A magician rode the subway today. Maybe he was a magician. He had a dove in one cage and when a woman asked what was in the other he pulled out a fluffy white rabbit. True story unless I imagined it. Firetrucks woke my block rather early as the scaffolding on a new construction down the street showed signs of coming loose in the weekend’s high winds. In my dream the sirens belonged to a cruise ship sized tank and they were rounding us up. I woke up thinking there’s no place to hide, which is silly. We have closets. They never look in closets.
Riding the subway with a maybe magician didn’t perk me up. The news and local crime blotters are getting me down. I subscribed to crime updates after hearing about a few violent attacks and burglaries within a few blocks of our apartment. Seemed like a good idea at the time, but now my guard is always up and that’s exhausting.
Books to the rescue.
Colorful stories from my childhood are an effective antidote to mean world syndrome. The small brick library I grew up in, since torn down and made into a parking lot, had spinnable racks of books set between the kids’ room and adult fiction shelves. Clearly these were the books for me as I was neither kid nor adult. The racks were home to Fear Street, Christopher Pike, Sweet Valley High and others. The Baby-Sitters Club served as my gateway series and it all started with Kristy’s Great Idea.
Kristy (sporty), Mary Anne (brainy), Claudia (artsy), Stacey (boy crazy). All these years later, remembering the four main characters and their personalities is a breeze, and with them comes a slew of random memories.
In grade school I read dozens of these books to fundraise with the MS READaTHON. For participating or raising a manageable amount, we always won tickets to a Phillies baseball game and looked forward to going every spring. One year my dad tried sneaking in a 3 liter bottle of orange soda. Why he thought we’d drink 3 liters of soda in a few hours is a mystery. The bag searchers caught him, shockingly. He surrendered the soda, teaching us a valuable lesson in concession sneakage. A lesson my boyfriend, who brought a jar of peanut butter and rice cakes to Carnegie Hall In case we got snacky, never learned.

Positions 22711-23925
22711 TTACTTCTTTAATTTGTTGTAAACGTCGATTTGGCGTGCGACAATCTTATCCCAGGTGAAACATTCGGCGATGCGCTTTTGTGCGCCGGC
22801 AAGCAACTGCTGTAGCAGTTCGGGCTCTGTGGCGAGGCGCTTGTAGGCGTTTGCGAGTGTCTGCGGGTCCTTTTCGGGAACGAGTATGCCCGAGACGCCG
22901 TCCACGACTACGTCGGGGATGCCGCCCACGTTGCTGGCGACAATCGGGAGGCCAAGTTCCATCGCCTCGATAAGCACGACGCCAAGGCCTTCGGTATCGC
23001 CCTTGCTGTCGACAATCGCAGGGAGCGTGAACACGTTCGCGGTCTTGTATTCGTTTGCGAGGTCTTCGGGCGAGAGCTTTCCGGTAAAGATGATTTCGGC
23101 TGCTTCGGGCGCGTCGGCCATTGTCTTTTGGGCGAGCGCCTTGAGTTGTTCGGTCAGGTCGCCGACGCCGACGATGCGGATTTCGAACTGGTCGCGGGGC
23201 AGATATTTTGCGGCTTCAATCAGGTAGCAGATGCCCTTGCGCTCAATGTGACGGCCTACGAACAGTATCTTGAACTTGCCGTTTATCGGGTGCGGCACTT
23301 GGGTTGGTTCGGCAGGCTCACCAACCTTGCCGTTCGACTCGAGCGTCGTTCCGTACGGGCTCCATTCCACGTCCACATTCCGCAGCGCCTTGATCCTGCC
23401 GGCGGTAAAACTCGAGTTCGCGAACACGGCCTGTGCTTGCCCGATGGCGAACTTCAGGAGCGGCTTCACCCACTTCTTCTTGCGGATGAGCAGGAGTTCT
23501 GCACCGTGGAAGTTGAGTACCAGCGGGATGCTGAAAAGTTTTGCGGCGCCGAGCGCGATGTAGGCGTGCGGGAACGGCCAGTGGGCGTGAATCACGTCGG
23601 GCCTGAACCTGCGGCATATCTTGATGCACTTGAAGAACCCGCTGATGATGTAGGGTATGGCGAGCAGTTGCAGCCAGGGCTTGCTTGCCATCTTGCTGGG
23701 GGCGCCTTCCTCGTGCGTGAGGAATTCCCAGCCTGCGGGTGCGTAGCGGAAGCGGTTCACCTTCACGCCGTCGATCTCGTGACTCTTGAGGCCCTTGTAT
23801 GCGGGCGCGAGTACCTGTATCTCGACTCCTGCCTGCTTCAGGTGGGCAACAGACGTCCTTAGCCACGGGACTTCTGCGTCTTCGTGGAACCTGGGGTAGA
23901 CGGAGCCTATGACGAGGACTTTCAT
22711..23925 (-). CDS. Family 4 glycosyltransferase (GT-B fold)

But back to Kristy.
The series begins with Kristy’s mom in need of a sitter for her little brother. Kristy watches her call one babysitter after the next to no avail. Seeing the annoyance, she wonders What if there was one number everyone could call for a babysitter?
Kristy and her friends all love earning money by taking care of the neighborhood children. Together they form The Baby-Sitters Club. We spend the book getting to know these four girls and the dynamics of their relationships. We see who they are on the outside and when they think no one’s paying attention. Kristy doesn’t like her mom’s new boyfriend because he’s not her dad. Marry Anne squirms under the thumb of her overprotective dad, still coping with her mom’s death. Stacey tries to hide her diabetes, while wound-up, over-achieving Claudia is one cram session away from burning out.
These characters were the coolest to kid me. They start and run a business. Kristy doesn’t just have an idea, she follows through and creates something relatively big from it. I didn’t think about why I liked the series back then, I just did. Now I suspect kid me liked how easy and accessible they were.
The books aren’t bad, but they’re not that good either. Blame all of the incredible children’s books I’ve read since, or maybe I was looking too hard for the magic or I’m too old to appreciate the simplicity. The preteen drama falls flat, the dialogue is flat and characters lack the nuance and complexity that makes this age so special. Many of the books I loved as a kid hold up. That this one doesn’t is disappointing, but not surprising.
Regardless, any series that stokes an insatiable reading appetite in kids is a good one. The Baby-Sitters Club series does do that. For that reason I’m still fond of the series as a whole and must checkout Raina Telgemeier’s graphic novel versions.